Drives and Approaches
The main approach to the park lies at the south, through the entrance gates. The major route through the park leads from here, northwards along the length of the burn, on its west bank. A path into the glen, identified in the leasing agreement in 1925, still leads from the Cupar Road into the east of the glen. Two rustic cast iron benches survive on this path, indicating major views over the glen to Leven, which are now obstructed by housing.
A path also exists on the west side of the Glen leading out to Sillerhole Road.
Areas of woodland clothe the slopes of the den and become more dense northwards, in its higher reaches, as the glen becomes narrower. There are a variety of broadleaf trees, principally sycamore and beech.
A terraced walk runs along both sides of the Glen, with a number of rustic benches set along it. Picturesque waterfalls and rock outcrops lie at the north point of the Glen.
A Formal Garden with bedding, ornamental cherry trees and seating areas lie directly north of the main entrance.
The site of the outdoor swimming pool was converted into a formal Sunken Garden. This is sited beyond the formal garden, on the west side of the Scoonie Burn, with a rockery and a central raised flower bed with dry stone walls (originally a fountain?). Further northwards, beyond the pond and Doocot, are traces of a water garden, now drained and overgrown. There is an area of open space, perhaps the of an open air theatre, the base of which still remains.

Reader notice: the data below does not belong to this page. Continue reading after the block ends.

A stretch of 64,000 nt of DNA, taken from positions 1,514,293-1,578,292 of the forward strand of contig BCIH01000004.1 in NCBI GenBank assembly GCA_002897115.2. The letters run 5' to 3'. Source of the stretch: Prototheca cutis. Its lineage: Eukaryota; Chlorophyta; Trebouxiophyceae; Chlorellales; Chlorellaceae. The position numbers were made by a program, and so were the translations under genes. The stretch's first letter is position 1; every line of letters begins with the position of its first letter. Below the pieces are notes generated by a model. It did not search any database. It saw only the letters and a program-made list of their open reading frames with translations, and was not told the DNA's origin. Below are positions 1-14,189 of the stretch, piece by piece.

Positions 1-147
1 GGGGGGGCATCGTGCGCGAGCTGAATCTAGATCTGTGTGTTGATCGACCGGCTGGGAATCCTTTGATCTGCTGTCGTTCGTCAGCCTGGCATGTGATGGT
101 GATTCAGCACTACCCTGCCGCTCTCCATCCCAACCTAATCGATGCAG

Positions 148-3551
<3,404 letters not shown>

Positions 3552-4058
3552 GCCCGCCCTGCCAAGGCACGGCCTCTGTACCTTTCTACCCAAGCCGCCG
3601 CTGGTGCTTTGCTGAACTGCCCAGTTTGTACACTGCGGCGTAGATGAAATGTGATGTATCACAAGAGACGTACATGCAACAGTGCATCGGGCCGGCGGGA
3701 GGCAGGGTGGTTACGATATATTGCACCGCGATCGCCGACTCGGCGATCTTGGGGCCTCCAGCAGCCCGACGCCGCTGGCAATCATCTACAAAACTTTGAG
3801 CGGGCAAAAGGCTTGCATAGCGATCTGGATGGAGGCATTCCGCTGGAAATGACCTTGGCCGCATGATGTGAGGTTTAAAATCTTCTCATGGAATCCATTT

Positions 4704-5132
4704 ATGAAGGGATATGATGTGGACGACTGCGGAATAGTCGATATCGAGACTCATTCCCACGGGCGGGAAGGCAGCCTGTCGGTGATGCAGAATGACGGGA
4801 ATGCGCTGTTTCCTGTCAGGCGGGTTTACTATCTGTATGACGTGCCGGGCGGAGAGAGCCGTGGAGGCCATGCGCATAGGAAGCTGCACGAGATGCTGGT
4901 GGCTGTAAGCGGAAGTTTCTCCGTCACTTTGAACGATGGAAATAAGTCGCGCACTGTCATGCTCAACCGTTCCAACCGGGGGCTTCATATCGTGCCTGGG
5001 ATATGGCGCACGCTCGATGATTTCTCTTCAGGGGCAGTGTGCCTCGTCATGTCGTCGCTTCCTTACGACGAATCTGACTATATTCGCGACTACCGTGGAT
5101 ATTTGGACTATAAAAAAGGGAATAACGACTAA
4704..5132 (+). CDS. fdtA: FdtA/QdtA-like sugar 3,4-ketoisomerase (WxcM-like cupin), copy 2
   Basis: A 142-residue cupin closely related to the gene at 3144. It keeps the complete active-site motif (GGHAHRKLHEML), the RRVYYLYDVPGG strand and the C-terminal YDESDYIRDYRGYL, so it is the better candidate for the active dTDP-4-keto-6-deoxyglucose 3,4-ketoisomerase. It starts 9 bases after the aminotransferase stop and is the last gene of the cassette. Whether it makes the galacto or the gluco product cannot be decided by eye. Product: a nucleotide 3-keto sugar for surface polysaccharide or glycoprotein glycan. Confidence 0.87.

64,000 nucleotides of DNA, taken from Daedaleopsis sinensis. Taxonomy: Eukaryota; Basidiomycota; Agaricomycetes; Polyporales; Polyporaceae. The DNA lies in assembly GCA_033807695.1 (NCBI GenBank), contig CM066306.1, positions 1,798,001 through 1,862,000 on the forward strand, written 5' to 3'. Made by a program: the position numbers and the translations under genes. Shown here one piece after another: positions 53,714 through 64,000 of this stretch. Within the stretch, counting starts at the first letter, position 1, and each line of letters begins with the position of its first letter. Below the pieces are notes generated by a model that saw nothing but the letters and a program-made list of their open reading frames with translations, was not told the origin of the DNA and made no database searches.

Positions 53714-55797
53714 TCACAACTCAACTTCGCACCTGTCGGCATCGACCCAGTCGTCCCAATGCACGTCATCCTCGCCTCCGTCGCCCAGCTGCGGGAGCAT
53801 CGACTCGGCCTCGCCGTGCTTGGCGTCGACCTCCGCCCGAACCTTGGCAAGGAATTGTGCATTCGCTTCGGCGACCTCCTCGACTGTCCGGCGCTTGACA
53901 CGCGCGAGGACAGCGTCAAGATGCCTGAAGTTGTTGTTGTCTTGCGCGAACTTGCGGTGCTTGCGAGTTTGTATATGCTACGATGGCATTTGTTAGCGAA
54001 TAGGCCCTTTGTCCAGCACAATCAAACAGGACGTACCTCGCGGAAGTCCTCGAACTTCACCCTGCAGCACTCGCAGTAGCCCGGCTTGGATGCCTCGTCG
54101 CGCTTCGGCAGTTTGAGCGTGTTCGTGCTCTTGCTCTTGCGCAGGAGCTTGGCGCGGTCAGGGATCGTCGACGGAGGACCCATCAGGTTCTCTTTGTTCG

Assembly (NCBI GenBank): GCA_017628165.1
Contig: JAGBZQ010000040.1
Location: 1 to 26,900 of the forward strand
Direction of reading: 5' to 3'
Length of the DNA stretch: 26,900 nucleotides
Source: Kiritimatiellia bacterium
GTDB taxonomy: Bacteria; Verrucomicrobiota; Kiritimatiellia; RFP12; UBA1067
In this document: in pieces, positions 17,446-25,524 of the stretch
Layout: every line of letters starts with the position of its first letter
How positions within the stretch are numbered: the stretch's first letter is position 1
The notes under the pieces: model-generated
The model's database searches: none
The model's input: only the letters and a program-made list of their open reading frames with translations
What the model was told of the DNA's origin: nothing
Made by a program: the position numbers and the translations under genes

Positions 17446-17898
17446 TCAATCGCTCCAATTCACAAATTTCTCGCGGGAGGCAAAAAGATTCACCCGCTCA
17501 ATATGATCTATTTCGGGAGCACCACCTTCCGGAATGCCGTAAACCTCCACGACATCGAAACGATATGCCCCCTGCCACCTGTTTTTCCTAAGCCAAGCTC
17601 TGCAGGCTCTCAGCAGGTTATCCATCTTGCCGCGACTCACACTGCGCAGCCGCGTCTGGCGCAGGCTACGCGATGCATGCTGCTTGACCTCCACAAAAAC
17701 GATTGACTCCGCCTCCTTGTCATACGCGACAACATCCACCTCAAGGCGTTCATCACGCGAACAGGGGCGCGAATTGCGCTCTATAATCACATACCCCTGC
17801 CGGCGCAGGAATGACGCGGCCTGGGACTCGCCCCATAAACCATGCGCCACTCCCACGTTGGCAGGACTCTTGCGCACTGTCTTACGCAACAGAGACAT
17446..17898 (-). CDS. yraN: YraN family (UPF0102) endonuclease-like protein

Detailed HistoryThe following is from the Historic Scotland Gardens and Designed Landscapes Inventory. For the most up-to-date Inventory entry, please visit the Historic Scotland website:
Reason for Inclusion
An early 20th century public park and a valuable community asset, laid out in a sheltered, picturesque glen incorporating, relict industrial features and walks long-used by townsfolk.
Main Phases of Landscape Development
Early 20th century.
Letham Glen was originally part of the Durie Estate, owned by the Gibson Family 'some of whom were particularly eminent in the law department' (O.S.A., p.110), until the later 18th century when it was acquired by Mr Peter Christie.
One of Leven's main economic activities was the production of coal, a large amount of which was mined on the Durie estate, including the terraces to either side of Letham Glen, originally known as Sillerhole Den (1854, 1st ed OS). Coal was mined on the Durie estate for about a century. It 'was drained by a water engine' and 'consisted of three seams, the two upper, each four feet thick, and the lower eight feet'The third seam, called the main coal, was considered the best in the county. Considerable quantities of it use to be exported to Holland, where it met with a ready sale: and it is said, even at this day, that the best Scotch coals in that market go under the name of Durie coals.' (N.S.A.,1836, p.265) During the 1890s coal pits were situated on the west and east sides of the glen, with a sandstone quarry on its north-east edge (1854, 1st ed OS).